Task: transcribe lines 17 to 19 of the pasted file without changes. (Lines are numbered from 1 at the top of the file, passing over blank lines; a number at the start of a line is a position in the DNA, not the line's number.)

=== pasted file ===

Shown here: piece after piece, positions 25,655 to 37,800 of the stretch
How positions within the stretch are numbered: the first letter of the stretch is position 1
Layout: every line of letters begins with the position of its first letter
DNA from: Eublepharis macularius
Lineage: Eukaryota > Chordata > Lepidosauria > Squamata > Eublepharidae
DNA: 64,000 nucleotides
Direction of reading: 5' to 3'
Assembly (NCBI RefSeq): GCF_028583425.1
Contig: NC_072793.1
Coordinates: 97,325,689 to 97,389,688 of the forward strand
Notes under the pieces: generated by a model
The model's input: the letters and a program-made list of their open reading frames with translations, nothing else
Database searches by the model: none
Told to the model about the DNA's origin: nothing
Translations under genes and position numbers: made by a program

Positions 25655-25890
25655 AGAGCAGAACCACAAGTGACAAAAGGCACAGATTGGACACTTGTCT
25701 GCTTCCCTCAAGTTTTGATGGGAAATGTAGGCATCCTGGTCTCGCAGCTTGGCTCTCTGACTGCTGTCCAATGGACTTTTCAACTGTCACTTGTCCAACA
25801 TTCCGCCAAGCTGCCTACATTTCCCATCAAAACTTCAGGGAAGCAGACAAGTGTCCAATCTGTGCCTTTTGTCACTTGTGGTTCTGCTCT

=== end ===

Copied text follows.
25655 AGAGCAGAACCACAAGTGACAAAAGGCACAGATTGGACACTTGTCT
25701 GCTTCCCTCAAGTTTTGATGGGAAATGTAGGCATCCTGGTCTCGCAGCTTGGCTCTCTGACTGCTGTCCAATGGACTTTTCAACTGTCACTTGTCCAACA
25801 TTCCGCCAAGCTGCCTACATTTCCCATCAAAACTTCAGGGAAGCAGACAAGTGTCCAATCTGTGCCTTTTGTCACTTGTGGTTCTGCTCT